Switzerland commented on the deteriorating human rights situation in Syria, drawing attention to the shelling and aerial bombardment in Northwest Syria, and the Syrian government’s siege-like and starvation tactics against the people of Dara’a. Greece and Armenia called for accountability for all actors violating International Humanitarian Law and International Human Rights. While condemning the Syrian government, Greece denounced Turkey’s ‘demographic engineering’ and recruitment of child soldiers. Armenia reiterated this concern recalling the 1986 UN Commission on Human Rights’ recognition of the use of child mercenaries as a crime against humanity. Both Greece and Armenia deplored the use of mercenaries, calling upon the Commission to establish the facts of mercenary recruitment in Syria and elaborate recommendations on how to approach this issue.

Qatar, Kuwait, and Bahrain’s position on the human rights situation in Syria was overwhelmingly similar. Kuwait condemned the ongoing military situation described above but also drew attention to the continuous use of prohibited weapons. Highlighting the Syrian regime’s lack of good faith, they called upon the government to establish life-saving corridors within the country, urge all parties to abide by international instruments and call for a ceasefire for the Syrian people.

UN Women depicted a detailed analysis of the gender-based violence faced by women, girls and sexual minorities daily. It highlighted the targeting of female journalists and 40 female media workers and systemic sexual violence, torture, arbitrary detention, and imprisonment as a tool to instil fear in women and prevent them from becoming a fabric of the Syrian society. UN Women also condemned the consistent harassment women face for advocating for gender equality and the protection of women’s rights in the Syrian society. They called upon the immediate cessation of torture as a tactic against women and girls and for a solution to end the systematic violence against them.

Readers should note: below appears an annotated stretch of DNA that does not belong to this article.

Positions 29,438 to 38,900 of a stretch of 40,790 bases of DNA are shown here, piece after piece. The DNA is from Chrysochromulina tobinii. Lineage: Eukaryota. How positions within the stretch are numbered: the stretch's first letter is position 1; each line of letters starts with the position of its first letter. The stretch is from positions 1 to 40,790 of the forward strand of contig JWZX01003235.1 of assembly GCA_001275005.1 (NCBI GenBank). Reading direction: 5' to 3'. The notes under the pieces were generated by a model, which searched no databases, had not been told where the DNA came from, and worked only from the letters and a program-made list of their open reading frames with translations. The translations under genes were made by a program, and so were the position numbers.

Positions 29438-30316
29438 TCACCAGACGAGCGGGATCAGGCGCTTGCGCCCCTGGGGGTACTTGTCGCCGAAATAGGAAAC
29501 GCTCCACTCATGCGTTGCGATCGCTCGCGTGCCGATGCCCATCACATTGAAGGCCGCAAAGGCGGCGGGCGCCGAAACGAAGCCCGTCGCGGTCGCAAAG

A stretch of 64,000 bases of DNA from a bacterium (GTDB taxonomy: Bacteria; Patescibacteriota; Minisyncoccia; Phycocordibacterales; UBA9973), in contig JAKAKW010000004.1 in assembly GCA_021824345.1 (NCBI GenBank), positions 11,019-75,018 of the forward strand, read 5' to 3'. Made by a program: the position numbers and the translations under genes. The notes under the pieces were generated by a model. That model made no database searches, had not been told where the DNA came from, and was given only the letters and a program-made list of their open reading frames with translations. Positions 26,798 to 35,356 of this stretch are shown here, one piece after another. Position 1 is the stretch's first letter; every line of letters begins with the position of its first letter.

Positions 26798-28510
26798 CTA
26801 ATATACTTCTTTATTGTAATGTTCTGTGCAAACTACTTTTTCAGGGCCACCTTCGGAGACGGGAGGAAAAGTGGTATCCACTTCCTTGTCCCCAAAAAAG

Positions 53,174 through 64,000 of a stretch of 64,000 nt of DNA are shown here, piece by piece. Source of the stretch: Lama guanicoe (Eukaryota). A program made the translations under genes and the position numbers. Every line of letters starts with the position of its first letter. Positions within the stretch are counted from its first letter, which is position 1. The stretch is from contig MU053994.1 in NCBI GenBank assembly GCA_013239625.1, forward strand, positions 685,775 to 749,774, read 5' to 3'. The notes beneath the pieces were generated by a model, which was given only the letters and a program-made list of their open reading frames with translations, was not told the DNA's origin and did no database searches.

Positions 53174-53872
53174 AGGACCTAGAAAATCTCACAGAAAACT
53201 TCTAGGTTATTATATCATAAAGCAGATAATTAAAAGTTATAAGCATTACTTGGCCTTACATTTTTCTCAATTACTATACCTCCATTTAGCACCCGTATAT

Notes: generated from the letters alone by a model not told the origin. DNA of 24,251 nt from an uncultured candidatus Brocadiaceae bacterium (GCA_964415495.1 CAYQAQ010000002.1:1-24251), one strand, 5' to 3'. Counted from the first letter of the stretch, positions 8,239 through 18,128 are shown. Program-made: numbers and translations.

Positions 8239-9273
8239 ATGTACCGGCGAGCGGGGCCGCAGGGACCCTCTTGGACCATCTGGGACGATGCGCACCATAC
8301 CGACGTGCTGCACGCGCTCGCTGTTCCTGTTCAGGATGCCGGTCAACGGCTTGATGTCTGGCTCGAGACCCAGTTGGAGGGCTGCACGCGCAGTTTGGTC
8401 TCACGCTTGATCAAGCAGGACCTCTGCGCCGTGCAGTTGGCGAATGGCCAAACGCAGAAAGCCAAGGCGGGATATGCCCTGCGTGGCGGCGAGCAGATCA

Turkey condemned Assad, the primary perpetrator of violations against the legitimate aspirations of its people. Turkey continued by reiterating its support for COI’s mandate, stressing that the Turkish priority in Syria has been protecting the Syrian civilian population. The country also expressed its concern at the report’s failure to reflect the facts and figures presented by Turkey on the Syrian Democratic Forces and the Kurdistan Workers Party’s terrorist activities. To conclude, Turkey dismissed Greece and Armenia’s accusation of Turkish recruitment of mercenaries within Syria, stating that they were not worth a reply.

Politicisation, Agendas, and Territorial Sovereignty

Iran and Russia adopted a different stance. Iran blamed foreign terrorism and foreign actions for the suffering of millions of Syrian civilians, pointing out the US’ culpability for violating the UN Charter and denying the Syrian government of protecting its civilians. Throughout the entire statement, Iran victimised the Syrian government, denying even partial blame for the plummeting state of the country and its citizens.

Russia accused the mandate of the Commission to be advancing its day-to-day political goals, accusing the Commission  of going beyond its mandate by drawing upon the use of chemical weapons and foreign occupation in Syria. Specifically, Russia deplored the COI’s ignorance of the Syrian government’s ‘counterterrorist’ activities and the COI’s negligence of the terrorist activities funded abroad. Russia concluded by saying that the COI aimed was to manipulate the political discourse surrounding the Syrian conflict and antagonise the international community by splitting it into irreconcilable enemies. 

Venezuela, China, and the Democratic People’s Republic of Korea (DPRK) reiterated Iran and Russia’s sentiments. Venezuela began by deploring the loss of life, swiftly moving on to condemning the politicisation of the work of the Commission of Inquiry (COI), precisely its dark agenda and media campaign against the Syrian government. It criticised the Commission’s shocking expenditure of millions of dollars which it believes has no ‘tangible benefits,’ focusing on the necessity of protecting Syria’s territorial sovereignty and the integrity of its government.

Similarly, China and the DPRK stressed that a political solution was the only way out of this complex situation Syria finds itself. They also commented on the importance of maintaining Syria’s sovereignty, independence and territorial integrity, and reiterated their opposition to the politicisation of the COI. They highlighted the need to stand against external forces trying to use the veil of human rights to intervene in internal Syrian affairs.